Becket's Early Life
Thomas Becket was born in London in around 1120. His parents, Matilda and Gilbert Becket, had moved to England from Normandy and settled in Cheapside in London, where they made a living as merchants. Though Becket was not from a noble family, his parents were part of a rapidly rising merchant class and Thomas would have had a fairly privileged upbringing. Gilbert and Matilda had at least three other children – Agnes, Roheise and Mary – but Thomas was probably their only son that survived into adulthood.
In about 1130, when Thomas was around the age of 10, he was sent to school at Merton Priory, a monastery in Surrey. He went on to study at a grammar school in London, where he would have learned Latin and possibly the trivium (grammar, rhetoric and logic) and quadrivium (astronomy, arithmetic, geometry and music). In his early twenties Becket also spent time as a student in Paris, but only studied in France for two years, and had returned to his family home in London by the age of 21.
On his return to England, Becket initially began work as a clerk for his relative, Osbert Huitdeniers. However, through family connections to the church, he was soon appointed as a clerk in the household of Theobald of Bec, Archbishop of Canterbury. Thomas was described by his contemporaries as an intelligent, charming and authoritative figure, and he rose quickly through the ranks. Between 1149 and 1151, Becket was assigned several missions to Rome as the Archbishop’s representative, where he met Pope Eugenius III (1145-1153) and many distinguished cardinals and papal officials.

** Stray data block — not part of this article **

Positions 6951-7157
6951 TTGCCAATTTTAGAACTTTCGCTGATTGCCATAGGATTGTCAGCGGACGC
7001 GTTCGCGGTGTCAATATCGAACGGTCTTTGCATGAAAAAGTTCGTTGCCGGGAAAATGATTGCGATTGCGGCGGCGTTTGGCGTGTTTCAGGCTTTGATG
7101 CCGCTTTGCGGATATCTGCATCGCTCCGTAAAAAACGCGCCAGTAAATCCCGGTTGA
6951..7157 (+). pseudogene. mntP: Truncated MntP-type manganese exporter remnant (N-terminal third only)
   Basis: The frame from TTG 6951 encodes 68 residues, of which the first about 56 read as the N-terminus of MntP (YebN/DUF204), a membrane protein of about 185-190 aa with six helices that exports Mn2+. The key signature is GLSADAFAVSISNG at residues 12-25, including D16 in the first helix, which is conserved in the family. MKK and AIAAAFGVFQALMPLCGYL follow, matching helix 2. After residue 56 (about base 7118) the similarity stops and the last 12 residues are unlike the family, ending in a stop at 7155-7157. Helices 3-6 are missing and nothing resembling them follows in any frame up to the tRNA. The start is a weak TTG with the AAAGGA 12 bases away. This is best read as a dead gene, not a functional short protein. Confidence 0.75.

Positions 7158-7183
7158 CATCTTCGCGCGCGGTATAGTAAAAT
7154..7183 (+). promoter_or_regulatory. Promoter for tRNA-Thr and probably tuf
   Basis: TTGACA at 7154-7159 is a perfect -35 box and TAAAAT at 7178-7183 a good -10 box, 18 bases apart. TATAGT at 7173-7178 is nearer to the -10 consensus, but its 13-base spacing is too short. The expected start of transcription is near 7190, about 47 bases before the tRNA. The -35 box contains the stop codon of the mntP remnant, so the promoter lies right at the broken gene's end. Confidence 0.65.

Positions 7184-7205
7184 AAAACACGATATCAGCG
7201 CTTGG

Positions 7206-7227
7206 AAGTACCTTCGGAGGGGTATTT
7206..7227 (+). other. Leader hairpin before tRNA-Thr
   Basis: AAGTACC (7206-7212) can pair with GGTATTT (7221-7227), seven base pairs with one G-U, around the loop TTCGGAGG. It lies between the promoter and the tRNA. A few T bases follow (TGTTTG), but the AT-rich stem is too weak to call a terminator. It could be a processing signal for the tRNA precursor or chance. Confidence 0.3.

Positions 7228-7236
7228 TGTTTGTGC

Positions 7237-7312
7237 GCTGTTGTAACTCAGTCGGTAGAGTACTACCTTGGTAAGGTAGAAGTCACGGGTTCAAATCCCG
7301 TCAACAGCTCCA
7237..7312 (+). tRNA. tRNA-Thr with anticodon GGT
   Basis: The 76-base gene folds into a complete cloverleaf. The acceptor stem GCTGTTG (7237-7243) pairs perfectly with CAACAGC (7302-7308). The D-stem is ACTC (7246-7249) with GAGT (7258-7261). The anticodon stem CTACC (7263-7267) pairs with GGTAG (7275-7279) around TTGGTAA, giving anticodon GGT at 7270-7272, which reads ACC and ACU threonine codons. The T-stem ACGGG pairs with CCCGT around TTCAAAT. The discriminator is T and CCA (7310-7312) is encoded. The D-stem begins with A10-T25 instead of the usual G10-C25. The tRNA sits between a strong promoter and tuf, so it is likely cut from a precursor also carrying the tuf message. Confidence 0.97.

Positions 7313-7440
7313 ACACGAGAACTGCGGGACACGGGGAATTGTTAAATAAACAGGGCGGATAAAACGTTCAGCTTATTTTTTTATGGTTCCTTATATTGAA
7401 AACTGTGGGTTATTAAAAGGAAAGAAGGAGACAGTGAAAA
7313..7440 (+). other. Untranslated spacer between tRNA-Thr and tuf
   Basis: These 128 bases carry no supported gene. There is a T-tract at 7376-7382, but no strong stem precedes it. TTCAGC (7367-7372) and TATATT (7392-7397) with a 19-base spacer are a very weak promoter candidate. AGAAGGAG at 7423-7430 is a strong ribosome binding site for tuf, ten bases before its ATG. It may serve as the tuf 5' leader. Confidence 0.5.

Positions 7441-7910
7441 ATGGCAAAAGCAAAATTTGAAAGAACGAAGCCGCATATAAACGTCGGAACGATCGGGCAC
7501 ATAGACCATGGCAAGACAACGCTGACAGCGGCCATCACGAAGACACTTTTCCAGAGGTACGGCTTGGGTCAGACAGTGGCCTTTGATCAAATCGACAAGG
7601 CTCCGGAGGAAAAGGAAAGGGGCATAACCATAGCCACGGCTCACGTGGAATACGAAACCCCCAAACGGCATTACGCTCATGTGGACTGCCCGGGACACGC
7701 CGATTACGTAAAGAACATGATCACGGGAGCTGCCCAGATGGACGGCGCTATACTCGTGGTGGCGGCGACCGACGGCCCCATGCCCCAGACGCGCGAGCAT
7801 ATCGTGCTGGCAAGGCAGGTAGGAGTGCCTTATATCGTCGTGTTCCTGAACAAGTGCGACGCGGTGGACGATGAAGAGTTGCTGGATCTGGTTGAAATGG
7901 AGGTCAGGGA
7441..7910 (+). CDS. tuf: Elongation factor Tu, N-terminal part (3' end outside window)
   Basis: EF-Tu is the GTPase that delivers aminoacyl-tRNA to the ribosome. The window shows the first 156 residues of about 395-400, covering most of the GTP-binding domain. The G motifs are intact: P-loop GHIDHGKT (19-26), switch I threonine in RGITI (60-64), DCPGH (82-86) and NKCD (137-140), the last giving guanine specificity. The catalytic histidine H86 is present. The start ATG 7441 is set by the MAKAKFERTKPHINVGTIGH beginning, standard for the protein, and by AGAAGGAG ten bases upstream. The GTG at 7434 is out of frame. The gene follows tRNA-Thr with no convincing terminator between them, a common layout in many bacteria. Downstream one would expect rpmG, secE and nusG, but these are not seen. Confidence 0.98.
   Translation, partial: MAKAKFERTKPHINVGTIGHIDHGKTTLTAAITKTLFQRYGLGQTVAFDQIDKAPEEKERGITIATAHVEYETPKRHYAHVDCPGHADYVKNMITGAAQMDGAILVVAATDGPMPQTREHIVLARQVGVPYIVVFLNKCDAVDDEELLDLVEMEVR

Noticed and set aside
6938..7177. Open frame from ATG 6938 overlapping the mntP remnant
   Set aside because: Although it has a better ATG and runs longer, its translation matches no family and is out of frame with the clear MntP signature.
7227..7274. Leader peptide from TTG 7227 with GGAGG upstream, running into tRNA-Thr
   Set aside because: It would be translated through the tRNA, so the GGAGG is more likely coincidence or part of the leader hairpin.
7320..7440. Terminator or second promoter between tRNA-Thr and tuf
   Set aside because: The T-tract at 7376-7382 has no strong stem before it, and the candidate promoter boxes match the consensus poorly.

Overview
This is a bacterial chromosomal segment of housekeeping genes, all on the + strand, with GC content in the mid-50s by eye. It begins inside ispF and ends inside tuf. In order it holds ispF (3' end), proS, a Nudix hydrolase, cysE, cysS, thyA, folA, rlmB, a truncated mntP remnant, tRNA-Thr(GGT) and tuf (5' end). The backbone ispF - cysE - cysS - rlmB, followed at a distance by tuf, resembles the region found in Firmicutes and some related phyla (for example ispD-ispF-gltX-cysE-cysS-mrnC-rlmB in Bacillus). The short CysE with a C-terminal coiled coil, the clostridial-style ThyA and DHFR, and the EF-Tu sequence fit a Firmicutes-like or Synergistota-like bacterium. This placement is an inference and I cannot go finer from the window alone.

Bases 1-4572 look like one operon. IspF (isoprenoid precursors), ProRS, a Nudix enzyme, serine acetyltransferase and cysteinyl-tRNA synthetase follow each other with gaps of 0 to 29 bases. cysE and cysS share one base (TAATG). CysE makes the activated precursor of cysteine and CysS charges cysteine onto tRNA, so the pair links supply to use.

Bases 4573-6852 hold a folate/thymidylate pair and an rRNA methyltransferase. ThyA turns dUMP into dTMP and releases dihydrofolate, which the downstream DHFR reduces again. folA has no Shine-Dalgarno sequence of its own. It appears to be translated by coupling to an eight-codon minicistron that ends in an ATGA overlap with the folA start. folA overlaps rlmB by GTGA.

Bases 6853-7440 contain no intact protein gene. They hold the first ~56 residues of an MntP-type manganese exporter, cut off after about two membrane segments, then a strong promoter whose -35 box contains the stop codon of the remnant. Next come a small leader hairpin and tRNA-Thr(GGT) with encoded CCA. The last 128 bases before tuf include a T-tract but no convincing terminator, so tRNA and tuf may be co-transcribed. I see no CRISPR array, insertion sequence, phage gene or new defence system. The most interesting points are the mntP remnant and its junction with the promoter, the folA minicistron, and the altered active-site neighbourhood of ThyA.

In 1154, Archbishop Theobald appointed Becket as Archdeacon of Canterbury. This was a prestigious and very senior role in the church. However, very soon Thomas was recommended by the Archbishop to an even higher post, as chancellor to the new King Henry II. Much like today, the Lord Chancellor was one of the most powerful figures in the country. William Fitzstephen, one of Becket’s twelfth-century biographers, described the role as ‘second to the king of the realm’.
Becket was appointed chancellor in January 1155, when Henry II was around 21 years old. Henry and Thomas became close friends, and Henry entrusted his new chancellor with more control over English royal administration than any of his predecessors. As chancellor, Becket was responsible for overseeing the administration of government, approving royal appointments and raising the crown’s revenue from landowners, which included churches and bishoprics.
Becket also benefitted financially from his connections to the royal court, and he would have been able to afford a fairly lavish lifestyle. On one diplomatic visit to King Louis of France, Thomas is said to have taken 200 horsemen, 24 changes of dress and 12 packhorses to carry his gold and silver table furnishings.
Becket as Archbishop
Archbishop Theobald died on 18th April 1161 after a long illness. Most contemporary writers agree that both Theobald and King Henry were eager for Thomas to be appointed as the next Archbishop. Henry also hoped that Thomas would retain his role as Chancellor, as having Becket as both Chancellor and the Archbishop would strengthen the king’s power over church and state.